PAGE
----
Is that when your eureka moments occur, when you’ve walked away?
That’s right. I get many of my best ideas when I'm not thinking about them. Sometimes I have to remind myself not to stare at my phone and to instead stare into space. That’s when ideas start forming and when the spark of an idea comes to me, so that when I sit down to write later everything is clear.
Sometimes I'll think about what I'm going to write for a long time before I sit down to write it. Right now I'm writing this prose piece. I've only made a page of notes about it, but I think about it every day, and at some point it’s going to start forming so that I go back to the notes and actually start writing it.
When I taught on the college level, I told my students that the writing process takes place the second they get an assignment. It doesn’t happen only when the pen hits the paper. It’s happening when you're walking, eating, even sleeping. People who are aspiring to be writers don’t realize that.
That’s absolutely right. And I've never worked that way, just waiting for inspiration. Sometimes if I'm writing for someone else or for myself and I know I have to start writing because there’s a new album in the offing, pure inspiration strikes. I really value those times. They are thrilling. But I cannot depend on them. I've always said that amateurs write only when they are inspired. A couple of people have taken umbrage at that. But it’s equal parts inspiration and discipline, particularly as you get older.
When you're younger, everything is new and thrilling and you think you're the first person to experience everything that you experience. And just from that, inspiration comes. You get a real charge. You may not have that same charge when you’re older, but hopefully your skills are refined enough that you can jump start the writing process yourself without waiting for a bolt of lightning.
I’ve interviewed songwriters who have been writing for over 40 years, and they scoff at the idea that you should wait for the muse.
I’ve been writing for 40 years, and it took me a while to learn that. My friend Steven Pressfield wrote a phenomenal book called The War of Art, and in it he talks about “turning pro.” It doesn’t necessarily mean that writing is your full time job. It just means that you respect the muse and that you are constantly refining your discipline.
Is there a certain environment you need in order to have a productive writing session?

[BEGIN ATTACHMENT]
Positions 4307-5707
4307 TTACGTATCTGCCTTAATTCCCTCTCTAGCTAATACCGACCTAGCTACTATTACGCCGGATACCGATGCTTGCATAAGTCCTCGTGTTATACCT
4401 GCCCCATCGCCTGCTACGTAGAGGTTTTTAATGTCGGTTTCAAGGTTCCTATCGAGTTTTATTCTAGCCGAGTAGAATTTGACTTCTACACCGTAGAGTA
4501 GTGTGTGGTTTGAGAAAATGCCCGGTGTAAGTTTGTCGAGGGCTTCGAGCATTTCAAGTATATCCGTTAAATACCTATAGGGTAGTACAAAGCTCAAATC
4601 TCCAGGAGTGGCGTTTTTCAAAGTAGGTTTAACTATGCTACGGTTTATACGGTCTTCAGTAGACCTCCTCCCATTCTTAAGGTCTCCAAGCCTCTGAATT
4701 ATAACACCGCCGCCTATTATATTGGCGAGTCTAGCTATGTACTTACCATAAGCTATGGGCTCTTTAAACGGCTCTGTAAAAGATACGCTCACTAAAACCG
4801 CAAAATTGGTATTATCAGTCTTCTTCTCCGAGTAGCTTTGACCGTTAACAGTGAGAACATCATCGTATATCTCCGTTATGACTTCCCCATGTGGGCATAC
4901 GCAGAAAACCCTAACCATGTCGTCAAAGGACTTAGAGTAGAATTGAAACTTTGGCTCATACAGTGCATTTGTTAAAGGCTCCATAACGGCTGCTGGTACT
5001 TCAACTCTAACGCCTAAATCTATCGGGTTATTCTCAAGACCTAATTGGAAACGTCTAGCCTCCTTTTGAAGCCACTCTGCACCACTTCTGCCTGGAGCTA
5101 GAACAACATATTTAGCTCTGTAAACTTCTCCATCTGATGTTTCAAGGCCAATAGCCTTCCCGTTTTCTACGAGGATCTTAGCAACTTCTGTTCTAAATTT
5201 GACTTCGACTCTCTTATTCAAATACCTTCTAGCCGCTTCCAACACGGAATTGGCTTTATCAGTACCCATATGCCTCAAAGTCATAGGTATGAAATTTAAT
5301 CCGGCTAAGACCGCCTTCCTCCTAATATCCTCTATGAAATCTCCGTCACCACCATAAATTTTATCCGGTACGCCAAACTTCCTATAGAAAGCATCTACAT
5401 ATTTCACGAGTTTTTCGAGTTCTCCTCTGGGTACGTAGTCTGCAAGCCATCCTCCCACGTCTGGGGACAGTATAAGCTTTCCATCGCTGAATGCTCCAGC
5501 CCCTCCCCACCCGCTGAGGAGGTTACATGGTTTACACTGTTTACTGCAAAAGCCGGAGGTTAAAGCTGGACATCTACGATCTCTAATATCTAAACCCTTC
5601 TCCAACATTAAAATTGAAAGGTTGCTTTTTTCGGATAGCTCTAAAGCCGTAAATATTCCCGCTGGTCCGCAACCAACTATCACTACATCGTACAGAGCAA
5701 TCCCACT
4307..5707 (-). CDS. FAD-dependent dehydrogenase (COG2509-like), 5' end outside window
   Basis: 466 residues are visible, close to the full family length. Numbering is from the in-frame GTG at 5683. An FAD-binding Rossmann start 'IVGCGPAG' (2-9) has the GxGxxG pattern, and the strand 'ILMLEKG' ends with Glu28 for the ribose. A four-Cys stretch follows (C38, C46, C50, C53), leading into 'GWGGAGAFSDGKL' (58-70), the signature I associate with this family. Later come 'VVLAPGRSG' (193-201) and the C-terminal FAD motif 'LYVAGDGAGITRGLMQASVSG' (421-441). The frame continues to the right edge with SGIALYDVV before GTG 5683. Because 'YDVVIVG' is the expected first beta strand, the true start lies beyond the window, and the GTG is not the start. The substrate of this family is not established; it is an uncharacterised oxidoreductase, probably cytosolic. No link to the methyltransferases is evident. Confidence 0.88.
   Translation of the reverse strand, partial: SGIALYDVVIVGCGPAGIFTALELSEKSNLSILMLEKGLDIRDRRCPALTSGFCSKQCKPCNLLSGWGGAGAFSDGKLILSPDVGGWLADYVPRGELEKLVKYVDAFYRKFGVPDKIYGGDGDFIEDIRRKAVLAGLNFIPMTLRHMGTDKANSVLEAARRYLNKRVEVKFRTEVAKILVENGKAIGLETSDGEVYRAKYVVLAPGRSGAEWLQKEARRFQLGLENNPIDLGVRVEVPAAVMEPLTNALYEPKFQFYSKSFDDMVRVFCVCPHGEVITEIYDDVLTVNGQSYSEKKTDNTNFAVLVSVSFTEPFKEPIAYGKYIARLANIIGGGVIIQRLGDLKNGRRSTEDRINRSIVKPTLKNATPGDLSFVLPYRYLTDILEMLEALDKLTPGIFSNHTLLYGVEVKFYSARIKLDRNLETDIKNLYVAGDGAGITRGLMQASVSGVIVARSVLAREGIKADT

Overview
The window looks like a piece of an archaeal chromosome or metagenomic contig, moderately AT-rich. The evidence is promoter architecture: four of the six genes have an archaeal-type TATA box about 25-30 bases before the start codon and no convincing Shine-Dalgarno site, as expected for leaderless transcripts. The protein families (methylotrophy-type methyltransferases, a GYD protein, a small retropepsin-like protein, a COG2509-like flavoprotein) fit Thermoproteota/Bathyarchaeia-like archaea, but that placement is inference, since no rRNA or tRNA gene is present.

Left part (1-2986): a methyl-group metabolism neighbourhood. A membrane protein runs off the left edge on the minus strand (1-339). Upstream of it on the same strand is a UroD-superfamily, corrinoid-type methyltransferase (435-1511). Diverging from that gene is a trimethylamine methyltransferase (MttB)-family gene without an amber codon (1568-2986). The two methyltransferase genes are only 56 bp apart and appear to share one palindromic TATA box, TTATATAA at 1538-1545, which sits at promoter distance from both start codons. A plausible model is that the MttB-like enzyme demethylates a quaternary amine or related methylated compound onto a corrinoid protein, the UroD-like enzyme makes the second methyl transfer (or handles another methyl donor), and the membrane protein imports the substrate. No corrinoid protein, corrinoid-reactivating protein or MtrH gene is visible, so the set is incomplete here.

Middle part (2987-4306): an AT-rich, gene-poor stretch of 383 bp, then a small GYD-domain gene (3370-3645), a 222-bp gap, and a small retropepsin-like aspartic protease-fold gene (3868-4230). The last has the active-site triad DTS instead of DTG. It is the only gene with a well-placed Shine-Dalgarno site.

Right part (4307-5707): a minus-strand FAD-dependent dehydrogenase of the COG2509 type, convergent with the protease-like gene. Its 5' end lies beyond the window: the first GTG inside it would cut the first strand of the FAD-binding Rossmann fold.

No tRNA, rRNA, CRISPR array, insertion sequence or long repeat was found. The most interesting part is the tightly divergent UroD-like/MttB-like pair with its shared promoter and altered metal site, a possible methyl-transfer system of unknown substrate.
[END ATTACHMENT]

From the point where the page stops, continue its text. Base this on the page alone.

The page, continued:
Not as important as it is to other people. I have to get used to writing in different places, so I write on planes and in hotel rooms. I write a lot at my kitchen table when I'm home. And the morning is when I'm most fresh, as long as I don’t get caught up in emails. But there really isn’t a pattern. If there was, it wouldn’t be writing. It would be something else. Laughs. I keep a lot of notes on my phone, so when things occur to me during the day I jot them down. I keep lists of ideas and partial lyrics. I've got a list on my phone called “Stealing from Shakespeare.” I've gone through his writing and just pulled out lines that spark ideas. Right now I'm writing a song called “The Undiscovered Country,” and I pulled that one from him. He was referring to death, but I'm using it as a metaphor for the gap between men and women and how thrilling that can be. Laughs.
Do you consciously mine song ideas from literature?
It happens a lot. I get inspired often by other writers and their ideas, and arrows pointing in strange directions from poets. I used Shakespeare on my last album, although it was really subtle. There’s a song called “World of Strange Design” with a line “I’m a jewel in the shade/Of his weeping willow tree.” And “jewel in the shade” is from one of his sonnets. I'm not shy about stealing from Shakespeare because everyone since the 17th century has stolen from him. Laughs.
What about Shakespeare makes him so ripe for borrowing?
It’s everything. The sound of the words, sometimes the odd way he’ll put words together. It’s just the language itself. It’s so phenomenally moving and beautiful. I went to the New York Public Library and they showed me a first folio. They let me touch it and I had tears. I mean, my DNA will forever be in the first folio! Laughs.